In August 1901, E. T. Barnette was traveling up the Tanana River on the Lavelle Young with a boatload of supplies bound for Tanacross to set up a trading center on a well-used gold-rush trail. Unable to negotiate some rapids, Captain Charles Adams turned into the Chena River to try to bypass them but got stuck on the Chena’s silt-laden sandbars. Adams refused to go any farther, and Barnette refused to turn back, leaving the two men as stuck as the boat.
The Fairbanks strike differed markedly from the shiny shores of the Klondike and the golden sands of Nome—this gold was buried under frozen muck anywhere from 8 to 200 feet deep.Peering through field glasses from a distant hill, Felice Pedroni (Felix Pedro, as he’s remembered) watched the boat’s progress—or lack thereof—by the smoke from its stacks. A mountain man and prospector, Pedro had been looking for gold in the huge wilderness north of the Tanana and Chena Rivers for several years and had found signs of color on some creeks near where he stood watching the steamer. However, running low on provisions, he was facing a several-hundred-mile roundtrip to Circle to restock, unless . . .
Meanwhile, Captain Adams was unceremoniously dumping Barnette, his wife, and their goods on the shore. “We cut some spruce and helped him get his freight off,” Adams recalled 30 years later. “We left Barnette furious. His wife was weeping on the bank.” They were standing directly in front of the present site of downtown Fairbanks. That’s when Pedro showed up, quietly informed Barnette of his prospect, and bought a winter’s worth of supplies. Back at his promising creek, Pedro finally hit pay dirt.
News of the strike traveled far and fast. Miners abandoned the played-out Klondike and Nome and headed for the tiny outpost on the Chena River, named after Illinois Senator Charles Fairbanks, who soon became vice president under Teddy Roosevelt. Unfortunately, Barnette wasn’t content with his good fortune of owning most of the town site of rich little Fairbanks. In 1911, he was tried for embezzling funds from his own Washington-Alaska Bank. Though he was acquitted, he left town with his family, never to return. His wife divorced him in 1920 in San Francisco; where he went from there, and when or how he died, are complete mysteries. Only one clear photograph of his face survives today: Barnette standing in a line with several other early Fairbanks bankers. But when the photo was found, old-timers were hard-pressed to identify which one was the town father. In fact, a discrepancy even exists over his first name. In E. T. Barnette, Terrence Cole calls him “Elbridge,” while The $200 Million Gold Rush Town, by Jo Anne Wold, remembers him as “Eldridge,” and the city fathers commemorated him by naming an elementary school Ebenezer T. Barnette. Whatever his name, possibly no man embodies the boom-bust character of Fairbanks better than its founder, E. T. Barnette.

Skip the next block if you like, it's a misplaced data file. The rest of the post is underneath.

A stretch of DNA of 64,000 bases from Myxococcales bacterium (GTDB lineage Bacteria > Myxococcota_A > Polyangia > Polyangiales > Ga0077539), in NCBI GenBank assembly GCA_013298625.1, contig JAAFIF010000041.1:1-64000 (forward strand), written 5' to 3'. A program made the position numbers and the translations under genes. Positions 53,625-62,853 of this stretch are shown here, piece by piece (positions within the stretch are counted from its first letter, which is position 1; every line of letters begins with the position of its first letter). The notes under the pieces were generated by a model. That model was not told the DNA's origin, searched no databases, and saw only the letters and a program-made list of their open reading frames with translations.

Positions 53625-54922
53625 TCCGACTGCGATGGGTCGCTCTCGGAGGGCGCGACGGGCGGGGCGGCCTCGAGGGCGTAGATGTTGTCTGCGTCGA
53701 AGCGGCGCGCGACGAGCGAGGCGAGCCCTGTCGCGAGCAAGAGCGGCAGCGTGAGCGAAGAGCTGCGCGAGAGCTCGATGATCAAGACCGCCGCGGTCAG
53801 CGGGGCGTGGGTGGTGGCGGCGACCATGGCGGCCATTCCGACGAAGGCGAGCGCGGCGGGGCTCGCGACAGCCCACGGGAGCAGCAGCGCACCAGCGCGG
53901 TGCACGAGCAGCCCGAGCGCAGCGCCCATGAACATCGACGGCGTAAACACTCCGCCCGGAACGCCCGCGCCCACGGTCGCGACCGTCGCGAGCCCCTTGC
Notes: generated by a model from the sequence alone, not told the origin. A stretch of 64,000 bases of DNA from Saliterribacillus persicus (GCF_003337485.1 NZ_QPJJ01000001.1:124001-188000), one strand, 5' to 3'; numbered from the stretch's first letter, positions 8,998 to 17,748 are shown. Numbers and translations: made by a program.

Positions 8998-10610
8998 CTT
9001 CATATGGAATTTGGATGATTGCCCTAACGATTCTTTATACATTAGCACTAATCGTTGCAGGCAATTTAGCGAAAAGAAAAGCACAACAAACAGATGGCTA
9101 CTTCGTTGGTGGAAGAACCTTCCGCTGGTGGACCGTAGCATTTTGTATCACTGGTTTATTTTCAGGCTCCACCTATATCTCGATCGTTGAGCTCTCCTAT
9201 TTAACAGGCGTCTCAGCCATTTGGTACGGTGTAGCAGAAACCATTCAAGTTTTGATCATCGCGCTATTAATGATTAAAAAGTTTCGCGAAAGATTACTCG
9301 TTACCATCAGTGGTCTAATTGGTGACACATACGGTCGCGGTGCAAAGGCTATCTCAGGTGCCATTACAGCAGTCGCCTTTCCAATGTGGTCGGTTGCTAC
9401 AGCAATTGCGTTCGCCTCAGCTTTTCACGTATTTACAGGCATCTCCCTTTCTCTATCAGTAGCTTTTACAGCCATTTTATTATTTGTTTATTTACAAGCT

Gold and Oil Fever
The Fairbanks strike differed markedly from the shiny shores of the Klondike and the golden sands of Nome—this gold was buried under frozen muck anywhere from 8 to 200 feet deep. Fortune hunters quickly became discouraged and left, which rendered Fairbanks’ boom much less explosive than Dawson’s or Nome’s. Even determined miners eventually reached the limits of both their endurance and the primitive placer-mining technology. After fires and floods, by 1913, when the road from Valdez to Fairbanks was completed, the town was in the midst of a serious bust cycle. But in 1923 the Alaska Railroad reached Fairbanks from Seward and Anchorage, which inaugurated the real Golden Age. Major mining corporations freighted up and installed large dredges to uncover the gold, and eventually $200 million worth was pulled from the surrounding area. When the Alaska Highway was pushed through to Delta from Canada in 1942, connecting the Richardson Highway to the outside world, the city’s future was assured.
Only one word can really be applied to Fairbanks in the 1970s: boomtown. The Prudhoe Bay oil discovery of 1968 led to a massive influx of pipeline workers and hangers- on. Suddenly demand far exceeded supply, making it a seller’s market for everything from canned food to cocaine, from housing to hookers. So many people poured in with dreams of big bucks that officials took out ads in Lower 48 newspapers telling everyone to stay away. Only half the job-seekers ever got hired, and the lines at the bank were only exceeded in length by those at the unemployment office. Fairbanks today is a vastly different place from the pipeline era, with an economy that prospers on the university and military payroll, on the summer tourist season, as a supply center for the bush, on construction, and on the nearby Fort Knox gold mine.
Excerpted from the Tenth Edition of Moon Alaska.